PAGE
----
VisiCalc's Enduring Vision

Steve Jobs once quipped, "if VisiCalc hadn't debuted on the Apple II, you'd probably be talking to someone else".  Released in 1979, VisiCalc was the original electronic spreadsheet - and its widely recognized as the killer application that landed the personal computer on desks across Corporate America.


These days, spreadsheet software seems about as interesting as plywood; it's the default way of "doing work" on a computer - and stereotypically mundane work, at that.  I personally can't remember ever using a PC that didn't have Excel or some other spreadsheet software installed on it.  I do remember learning Excel's basic functions on a mid-90s Mac, and saving my work to a floppy disk (which was ritualistically dismantled at the end of the school year).

VisiCalc was the original Excel; and its founding vision remains clear and compelling.  Dan Bricklin worked as an engineer at DEC in the early 70s, before heading to business school at Harvard.  Along the way, he grew frustrated with how rigid and cumbersome it was to perform calculations on a computer - especially if you needed to execute a lengthy series of steps.  At the time, programs would allow you to step through your work, one operation at a time; if you had to redo an earlier operation, tough luck: you needed to redo all of the earlier steps.  Even for complex engineering and financial workflows, it was the equivalent of working with a jumbo scientific calculator.

Bricklin imagined a virtual whiteboard, which would provide the user with tremendous power and flexibility.  Instead of being at the mercy of a simple sequential interface, you would have "a very sophisticated calculator, combined with a spatial navigation system akin to what you'd find in the cockpit of a fighter jet".  With operations split into individual cells within the virtual space, redoing work would simply involve gliding over to the appropriate cell, and making your change.  Critically, any changes would cascade across the entire file, automatically updating cells that depended on the modified value.

Bricklin decided to pursue the idea, using the business school's timesharing system to implement the original code.  After bootstrapping a first version himself, Bricklin recruited his college friend, Bob Frankston.  Frankston built out a production version of the "Visible Calculator", targeting the MOS 6502 microprocessor in the Apple II.  When the software debuted at the National Computer Conference in 1979, it quickly garnered attention from the well-established PC hobbyist community - and even more attention from the enterprise market.

At the time, PCs weren't a common sight within large corporations.  A handful of domain-specific applications existed for certain industries, but by in large, any computing work was done using large mainframes.  Ben Rosen, a prominent analyst at the time, saw VisiCalc's launch as a seminal moment; It was the first piece of personal computing software that could be utilized for broad categories of business problems, required no technical understanding outside of the program itself, and was priced affordably ($100).  Rosen's convictions were quickly validated by the market; by 1981, VisiCalc was arguably the primary reason that Corporate America was purchasing personal computers en masse.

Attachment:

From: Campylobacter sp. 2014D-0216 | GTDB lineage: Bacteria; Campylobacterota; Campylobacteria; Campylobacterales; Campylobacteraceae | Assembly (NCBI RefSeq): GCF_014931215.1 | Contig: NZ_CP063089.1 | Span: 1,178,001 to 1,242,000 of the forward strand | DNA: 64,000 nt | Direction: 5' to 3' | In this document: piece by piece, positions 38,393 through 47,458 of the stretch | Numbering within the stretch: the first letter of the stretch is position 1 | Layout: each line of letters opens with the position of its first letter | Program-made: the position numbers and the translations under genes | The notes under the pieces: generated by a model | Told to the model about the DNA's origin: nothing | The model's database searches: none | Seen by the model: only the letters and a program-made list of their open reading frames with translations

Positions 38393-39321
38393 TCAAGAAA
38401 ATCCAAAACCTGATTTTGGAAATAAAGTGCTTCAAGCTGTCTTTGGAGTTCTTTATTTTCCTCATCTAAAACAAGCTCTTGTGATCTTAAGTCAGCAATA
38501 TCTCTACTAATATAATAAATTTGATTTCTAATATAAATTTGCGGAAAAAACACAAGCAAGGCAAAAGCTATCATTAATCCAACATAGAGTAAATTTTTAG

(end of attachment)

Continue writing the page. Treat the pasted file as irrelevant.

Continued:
VisiCalc transformed business workflows that had historically relied on the use of mainframes or pen-and-paper.  The most obvious advantage was speed; performing calculations by hand - pertaining to accounting, inventory planning, or myriad other business functions - was often tedious and error-prone.  VisiCalc introduced the formula system that's still a cornerstone of spreadsheet software today, allowing calculations to be intuitively specified.  Paired with the automatic recomputation, the difference was night and day.  Changing one variable in a complex forecast no longer required hours (or days) of manual recomputation; you could simply update a single cell in the spreadsheet, and watching the chain of formulas automatically refresh.

Beyond their commercial success, Bricklin's team deserves credit for introducing several high-minded computing concepts to the everyday user.  VisiCalc's formula system popularized an approach that would become known as "programming-by-example"; a new user could learn the software's core commands by simply tracing through the calculations in an existing spreadsheet.  This transparency opened the door to meaningful collaboration; instead of trading papers, analysts could work off of the same VisiCalc file, or synthesize results from different files.  For many, it was the first time doing any sort of computer-based work in a collaborative manner.

As the PC market grew in the early 80s, credible competitors began to come after VisiCalc's throne.  Bricklin and his team defended their dominant position for several years, before eventually losing ground to Lotus 1-2-3 (written by former VisiCalc employee, Mitch Kapor).  Lotus would enjoy success through much of the 80s, until Microsoft's Excel ascended to the top - a position that was massively fortified in the early 90s by the rise of Microsoft Windows.  

Forty years later, VisiCalc's legacy lives on in each spreadsheet created using Excel or Google Docs.  Every tier of the modern corporation runs on electronic spreadsheets - perhaps to an unsettling degree.  It's hard not to grimace at the large, macro-riddled Excel files that (barely) get sent via email  - and wonder if we're overdue for another leap forward.  While there are now countless applications for aggregating and analyzing data, none have managed to erode the ubiquity of the spreadsheet.  Those pursuing the next killer application would do well to learn from VisiCalc's clarity in vision, if they hope to build something that endures.


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